So, I hate pdfs. Any advice on hating them less?


Hobbit on Quest
Does this research only apply to people who grew up with books?
If this is the research I've run into - no. Of course, that depends on what you mean by grew up with books. Do you mean with easy access to books in the home? Or are you referring to a generational difference between those of us old enough to have grown up on books before screens became ubiquitous?

In any event, they were were also looking at people who grew up after the introduction of substantial screen presence.... if this is the research I ran into.


Mod Squad
Staff member
Does this research only apply to people who grew up with books?

Maybe it's an object permanence thing.
Sort of. It is, at least in part, a mental map thing.

Consider, for a moment, how you use a D&D paper rulebook. You want to find something in it, and start flipping pages. You probably flip past a couple of pages, and they look right, and stop, and there you are. This is using a mental map of the book - different pieces of art and layout, where the headings on pages are, and such, become landmarks for where you are in the text. You can find what you need based on the "landscape" of pages.

Your memory often references information the same way - you remember it was in a book, you think of where, and then think of the information on the page. You run through the mental map in your head.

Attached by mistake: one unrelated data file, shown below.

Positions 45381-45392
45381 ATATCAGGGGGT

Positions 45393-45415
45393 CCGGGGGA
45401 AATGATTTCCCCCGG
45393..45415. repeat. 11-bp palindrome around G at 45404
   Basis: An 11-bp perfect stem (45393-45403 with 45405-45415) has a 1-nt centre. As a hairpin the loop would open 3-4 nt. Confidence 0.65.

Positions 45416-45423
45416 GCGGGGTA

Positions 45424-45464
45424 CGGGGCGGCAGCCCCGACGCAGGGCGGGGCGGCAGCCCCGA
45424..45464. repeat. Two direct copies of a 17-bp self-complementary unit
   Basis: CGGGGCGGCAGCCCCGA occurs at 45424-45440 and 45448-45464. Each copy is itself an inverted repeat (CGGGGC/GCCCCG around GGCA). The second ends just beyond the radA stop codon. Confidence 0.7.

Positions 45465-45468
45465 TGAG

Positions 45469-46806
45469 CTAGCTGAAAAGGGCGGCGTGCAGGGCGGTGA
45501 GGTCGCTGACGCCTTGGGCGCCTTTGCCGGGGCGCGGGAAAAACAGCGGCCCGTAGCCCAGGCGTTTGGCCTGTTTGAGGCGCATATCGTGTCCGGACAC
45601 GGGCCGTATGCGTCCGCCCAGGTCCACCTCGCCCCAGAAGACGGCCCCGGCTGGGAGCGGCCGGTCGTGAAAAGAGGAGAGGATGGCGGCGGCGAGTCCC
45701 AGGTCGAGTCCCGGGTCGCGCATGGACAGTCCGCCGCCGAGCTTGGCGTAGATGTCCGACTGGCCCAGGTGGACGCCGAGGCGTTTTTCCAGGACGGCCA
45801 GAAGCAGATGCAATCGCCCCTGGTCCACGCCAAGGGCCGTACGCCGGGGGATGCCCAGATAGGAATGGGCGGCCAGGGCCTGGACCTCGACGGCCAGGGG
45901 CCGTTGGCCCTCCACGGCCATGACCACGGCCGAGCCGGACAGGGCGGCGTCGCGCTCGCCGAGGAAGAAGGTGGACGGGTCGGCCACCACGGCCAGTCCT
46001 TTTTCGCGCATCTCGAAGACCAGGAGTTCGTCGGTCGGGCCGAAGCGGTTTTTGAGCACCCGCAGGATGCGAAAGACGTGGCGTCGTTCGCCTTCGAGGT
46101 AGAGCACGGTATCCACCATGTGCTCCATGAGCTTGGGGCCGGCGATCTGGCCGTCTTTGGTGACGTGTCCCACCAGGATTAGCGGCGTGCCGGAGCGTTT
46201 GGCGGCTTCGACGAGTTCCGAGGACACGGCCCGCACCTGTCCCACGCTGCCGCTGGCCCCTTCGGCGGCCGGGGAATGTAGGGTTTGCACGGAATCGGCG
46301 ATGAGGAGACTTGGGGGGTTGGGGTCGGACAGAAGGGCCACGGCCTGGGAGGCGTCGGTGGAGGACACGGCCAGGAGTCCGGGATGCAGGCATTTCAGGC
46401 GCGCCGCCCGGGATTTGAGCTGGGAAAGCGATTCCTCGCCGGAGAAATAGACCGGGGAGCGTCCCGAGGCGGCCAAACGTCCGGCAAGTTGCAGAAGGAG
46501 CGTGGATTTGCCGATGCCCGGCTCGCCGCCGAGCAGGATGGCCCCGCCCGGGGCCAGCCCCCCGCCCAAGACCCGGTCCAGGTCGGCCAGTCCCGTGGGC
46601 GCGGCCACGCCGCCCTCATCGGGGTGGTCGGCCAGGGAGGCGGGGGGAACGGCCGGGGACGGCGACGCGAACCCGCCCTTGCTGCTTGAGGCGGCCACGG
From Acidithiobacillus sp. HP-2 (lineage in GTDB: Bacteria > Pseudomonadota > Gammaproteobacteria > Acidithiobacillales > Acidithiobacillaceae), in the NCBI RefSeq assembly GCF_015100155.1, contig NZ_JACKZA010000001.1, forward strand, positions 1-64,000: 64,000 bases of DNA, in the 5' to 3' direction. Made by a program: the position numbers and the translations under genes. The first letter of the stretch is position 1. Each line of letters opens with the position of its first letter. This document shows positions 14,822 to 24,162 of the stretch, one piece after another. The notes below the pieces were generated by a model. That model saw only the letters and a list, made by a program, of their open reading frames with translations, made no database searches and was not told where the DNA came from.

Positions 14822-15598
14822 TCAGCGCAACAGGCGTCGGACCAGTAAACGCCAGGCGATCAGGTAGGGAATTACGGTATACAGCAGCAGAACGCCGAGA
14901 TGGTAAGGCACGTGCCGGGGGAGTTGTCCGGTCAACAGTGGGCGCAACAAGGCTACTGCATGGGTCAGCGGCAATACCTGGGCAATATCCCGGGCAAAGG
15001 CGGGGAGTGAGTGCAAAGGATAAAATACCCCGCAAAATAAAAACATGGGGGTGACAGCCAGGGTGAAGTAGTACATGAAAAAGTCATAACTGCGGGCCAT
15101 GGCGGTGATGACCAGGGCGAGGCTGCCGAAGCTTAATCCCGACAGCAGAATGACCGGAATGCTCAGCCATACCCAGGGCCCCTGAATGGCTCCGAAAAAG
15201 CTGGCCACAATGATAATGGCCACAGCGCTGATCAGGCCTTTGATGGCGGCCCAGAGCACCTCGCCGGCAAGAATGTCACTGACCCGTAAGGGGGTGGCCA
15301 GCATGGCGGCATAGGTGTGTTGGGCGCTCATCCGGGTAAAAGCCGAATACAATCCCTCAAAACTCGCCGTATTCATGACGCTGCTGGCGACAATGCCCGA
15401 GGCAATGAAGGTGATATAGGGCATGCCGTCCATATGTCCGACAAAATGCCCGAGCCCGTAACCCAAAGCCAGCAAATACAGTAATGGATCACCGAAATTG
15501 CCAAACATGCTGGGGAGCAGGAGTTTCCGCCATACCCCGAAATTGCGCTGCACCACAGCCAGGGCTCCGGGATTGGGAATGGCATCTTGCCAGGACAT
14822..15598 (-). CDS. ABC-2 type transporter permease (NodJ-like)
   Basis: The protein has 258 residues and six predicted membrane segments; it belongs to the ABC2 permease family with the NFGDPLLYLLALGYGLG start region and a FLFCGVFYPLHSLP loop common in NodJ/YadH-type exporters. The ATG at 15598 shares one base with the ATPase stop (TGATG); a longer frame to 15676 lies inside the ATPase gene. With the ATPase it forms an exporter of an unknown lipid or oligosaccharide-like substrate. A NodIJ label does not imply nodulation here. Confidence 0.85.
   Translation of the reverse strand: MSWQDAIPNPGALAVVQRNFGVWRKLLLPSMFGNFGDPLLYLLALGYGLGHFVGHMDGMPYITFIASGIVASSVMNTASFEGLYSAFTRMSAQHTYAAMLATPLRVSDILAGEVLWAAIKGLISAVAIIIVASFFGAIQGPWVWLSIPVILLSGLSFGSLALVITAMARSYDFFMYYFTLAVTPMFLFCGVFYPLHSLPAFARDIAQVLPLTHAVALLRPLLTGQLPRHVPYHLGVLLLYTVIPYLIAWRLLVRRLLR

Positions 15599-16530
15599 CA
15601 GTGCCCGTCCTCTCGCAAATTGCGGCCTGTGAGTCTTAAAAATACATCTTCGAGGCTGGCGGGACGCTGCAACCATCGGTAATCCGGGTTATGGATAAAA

This falls apart when you don't have a mental map. And, we don't usually successfully make such maps about electronic products - we don't typically flip through them, we use search functions, and so never generate the map via repeated viewings of the pages in sequence. And that imparis the map-reference version of your memory.


Yes, I think that's why 13th Age seemed different in physical form. Didn't have mental map from pdf.


Heretic of The Seventh Circle
To be fair, even kids who’ve grown up with tablets and smart phones prefer reading physical books when reading as a leisure activity.

Deleted member 7015506

You experience what I would call a kind of nostalgia.
I have an e-reader (kindle), since many OOP books I like (especially english language ones) are dirt cheap when published that way.
But on a more trivial basis I am with you. I rather have a good old hard copy in my hands than using the modern ways. Has something to do with growing up with the media, easier to write small notes or references in the text or in the case of RPGs and boardgame rules to add FAQs and errata the old way - paper.
Discussions like that remind me always of the movie, where Danny DeVito is a teacher for some army grunts and introduces them to books: "And this is how to handle it" (just opens the cover and flips through the first page).
I also prefer books to PDFs, but luckily the well known suspects often offer print copies also (and often in conjunction with the PDF). So for me just a matter of budget (I still have this endless wishlist on DriveThru to work down ;) )


I crit!
Hmmm, mental map.

One of the things I do is the full layout view to navigate. It presents a thumbnail of a lot of pages in a gallery form that I can quickly scan around in. I do think I have a mental map built from those.
So, I hate pdfs. Any advice on hating them less?